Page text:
​Len Harms renews a friendship with Mathilde Atiogbe-Kpataclo, a Benin Bible Institute board member. Atiogbe-Kpataclo visited Harms’s congregation, Waterford Mennonite Church, several years ago. Here, she welcomes Harms to her country on the first day of a North American partnership visit to Benin. Photo provided. Click on image for high resolution version.

By Leonard Harms
Sunday, May 15, 2016

Dreaming big!! That is one of my impressions of Benin. Now that could mean, “How am I going to carry my sofa on my motorcycle, or my refrigerator, or my five pieces of 10-foot pipe.” Yes, I saw all of these things and more. Driving down the road was entertainment in and of itself. One day, a woman delivered three five-gallon containers of gasoline to the farm on her motorcycle with her child riding along, too. Now that I’m back where things are familiar, I find myself asking, “Did I really see that or am I making it up?”

With all that African ingenuity on display, shame on me for thinking, “That’s impossible!” when I hear the dreams for the future of our brothers and sisters at the Benin Bible Institute (BBI). For example, this dormitory for 40-50 people is the first stage of a project that will include space for 200 men and 200 women to work and study on the farm. We saw the plans. Or when I hear the idea that we could at some time in the future stay in a hospitality center owned by BBI in Cotonou. They have the land.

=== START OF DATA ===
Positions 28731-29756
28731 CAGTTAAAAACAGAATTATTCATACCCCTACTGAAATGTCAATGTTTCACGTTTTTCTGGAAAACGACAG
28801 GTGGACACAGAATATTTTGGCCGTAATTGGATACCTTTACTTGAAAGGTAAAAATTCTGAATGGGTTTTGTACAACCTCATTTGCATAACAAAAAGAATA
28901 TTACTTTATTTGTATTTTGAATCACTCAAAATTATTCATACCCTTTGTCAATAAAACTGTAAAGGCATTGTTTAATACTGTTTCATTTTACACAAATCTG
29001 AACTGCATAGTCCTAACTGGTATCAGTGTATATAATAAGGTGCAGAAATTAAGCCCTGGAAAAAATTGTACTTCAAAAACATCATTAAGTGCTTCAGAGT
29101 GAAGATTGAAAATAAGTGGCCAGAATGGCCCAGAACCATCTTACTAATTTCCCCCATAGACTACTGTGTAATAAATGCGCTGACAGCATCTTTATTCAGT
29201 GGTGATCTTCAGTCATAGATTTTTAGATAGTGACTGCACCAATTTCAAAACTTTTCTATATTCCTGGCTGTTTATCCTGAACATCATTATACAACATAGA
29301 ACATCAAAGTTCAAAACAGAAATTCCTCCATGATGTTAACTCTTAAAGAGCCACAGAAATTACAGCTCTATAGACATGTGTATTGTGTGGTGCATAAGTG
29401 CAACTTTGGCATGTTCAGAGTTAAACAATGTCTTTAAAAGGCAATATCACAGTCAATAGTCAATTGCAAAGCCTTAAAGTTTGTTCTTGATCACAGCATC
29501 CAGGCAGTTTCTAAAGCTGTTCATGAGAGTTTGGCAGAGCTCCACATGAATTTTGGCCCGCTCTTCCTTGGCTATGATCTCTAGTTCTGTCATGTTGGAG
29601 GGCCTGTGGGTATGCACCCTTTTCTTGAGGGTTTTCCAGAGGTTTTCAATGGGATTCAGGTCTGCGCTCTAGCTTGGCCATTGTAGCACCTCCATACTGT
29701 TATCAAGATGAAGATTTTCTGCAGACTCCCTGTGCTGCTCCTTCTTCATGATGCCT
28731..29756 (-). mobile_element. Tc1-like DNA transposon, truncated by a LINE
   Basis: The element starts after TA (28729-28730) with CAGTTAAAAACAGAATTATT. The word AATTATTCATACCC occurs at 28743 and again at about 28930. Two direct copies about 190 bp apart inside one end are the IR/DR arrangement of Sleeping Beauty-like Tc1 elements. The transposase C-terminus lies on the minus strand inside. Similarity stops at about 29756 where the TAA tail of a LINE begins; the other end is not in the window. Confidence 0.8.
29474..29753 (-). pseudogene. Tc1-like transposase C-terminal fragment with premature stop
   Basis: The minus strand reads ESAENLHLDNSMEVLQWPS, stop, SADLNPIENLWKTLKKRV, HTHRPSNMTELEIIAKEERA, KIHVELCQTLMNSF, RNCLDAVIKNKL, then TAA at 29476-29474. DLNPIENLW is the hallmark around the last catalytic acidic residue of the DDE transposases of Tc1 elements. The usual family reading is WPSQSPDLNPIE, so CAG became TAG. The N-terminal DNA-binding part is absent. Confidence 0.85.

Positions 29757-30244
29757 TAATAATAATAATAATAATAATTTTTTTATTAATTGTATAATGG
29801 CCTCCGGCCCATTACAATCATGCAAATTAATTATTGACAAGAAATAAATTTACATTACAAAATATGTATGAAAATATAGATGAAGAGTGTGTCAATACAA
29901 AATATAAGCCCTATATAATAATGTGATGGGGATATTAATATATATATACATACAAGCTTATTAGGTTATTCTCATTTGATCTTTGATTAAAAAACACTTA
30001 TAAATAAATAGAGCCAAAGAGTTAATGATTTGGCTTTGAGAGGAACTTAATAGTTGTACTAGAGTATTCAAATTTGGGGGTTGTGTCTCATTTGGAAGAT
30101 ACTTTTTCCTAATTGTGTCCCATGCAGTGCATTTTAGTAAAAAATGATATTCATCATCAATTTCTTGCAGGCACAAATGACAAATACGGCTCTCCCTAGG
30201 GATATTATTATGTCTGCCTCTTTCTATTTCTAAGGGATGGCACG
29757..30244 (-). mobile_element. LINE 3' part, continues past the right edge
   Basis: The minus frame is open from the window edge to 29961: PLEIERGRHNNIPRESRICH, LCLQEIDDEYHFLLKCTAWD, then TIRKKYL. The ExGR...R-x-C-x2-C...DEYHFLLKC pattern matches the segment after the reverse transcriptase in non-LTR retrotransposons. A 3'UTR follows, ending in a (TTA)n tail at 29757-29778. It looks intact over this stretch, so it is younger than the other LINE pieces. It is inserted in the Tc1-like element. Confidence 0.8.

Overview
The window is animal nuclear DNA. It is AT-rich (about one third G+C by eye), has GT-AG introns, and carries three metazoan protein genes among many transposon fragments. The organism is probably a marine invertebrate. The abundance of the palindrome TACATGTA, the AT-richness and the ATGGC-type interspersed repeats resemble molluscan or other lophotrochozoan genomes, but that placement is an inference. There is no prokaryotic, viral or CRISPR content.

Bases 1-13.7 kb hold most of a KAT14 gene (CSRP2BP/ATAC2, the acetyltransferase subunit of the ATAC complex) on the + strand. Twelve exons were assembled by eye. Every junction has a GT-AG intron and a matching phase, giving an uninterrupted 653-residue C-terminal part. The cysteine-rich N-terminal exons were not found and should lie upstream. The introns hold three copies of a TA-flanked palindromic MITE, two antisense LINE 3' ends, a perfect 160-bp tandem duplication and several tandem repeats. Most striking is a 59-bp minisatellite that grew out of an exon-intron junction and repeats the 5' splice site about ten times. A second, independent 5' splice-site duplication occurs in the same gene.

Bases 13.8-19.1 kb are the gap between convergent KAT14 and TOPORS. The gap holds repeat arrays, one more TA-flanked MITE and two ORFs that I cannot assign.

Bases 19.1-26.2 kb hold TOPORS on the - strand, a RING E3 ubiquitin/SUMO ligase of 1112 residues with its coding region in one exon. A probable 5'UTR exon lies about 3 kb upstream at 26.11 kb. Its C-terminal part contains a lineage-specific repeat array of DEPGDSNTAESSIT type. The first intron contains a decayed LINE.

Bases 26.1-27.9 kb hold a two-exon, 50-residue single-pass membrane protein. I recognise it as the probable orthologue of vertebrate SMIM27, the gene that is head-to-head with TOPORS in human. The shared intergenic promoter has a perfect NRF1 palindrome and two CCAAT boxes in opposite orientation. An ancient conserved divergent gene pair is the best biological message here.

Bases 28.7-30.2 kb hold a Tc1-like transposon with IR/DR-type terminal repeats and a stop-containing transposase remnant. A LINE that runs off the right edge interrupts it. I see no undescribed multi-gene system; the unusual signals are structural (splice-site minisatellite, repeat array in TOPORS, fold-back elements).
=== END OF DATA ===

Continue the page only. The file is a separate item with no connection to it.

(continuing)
These things are a testimony to the faithfulness and perseverance of BBI leaders who dream of the possibilities and patiently pray, wait, and plan for them to come to fruition, trusting that the steps toward the goal will be revealed. BBI and its related agencies, such as Bethesda Hospital, the recycling program, the credit union, the farm, and now a school, all testify to God’s work among people of faith and courage. To be joyful and satisfied with the completion of one part of a project while you wait for the resources to move to the next step is a spiritual discipline that they have to offer. I believe it is called delayed gratification, which to me sometimes means can I wait to have ice cream until tomorrow or do I need it now. Of course I’m joking. We have our big dreams and projects, too, but we have a huge economy and a big banking system to back us. Somehow, seeing the future positively and joyfully when all around you is a lack of resources is a statement of deep faith that I am grateful to have seen in action. Of course, seeing a sofa being moved on a motorcycle is a statement of faith and perseverance that I saw in action as well.

 

 

https://www.mennonitemission.net/blog/Dream big

​Len Harms attends Waterford Mennonite Church in Goshen, Indiana. The church partners with Benin Bible Institute and Mennonite Mission Network.



 

 

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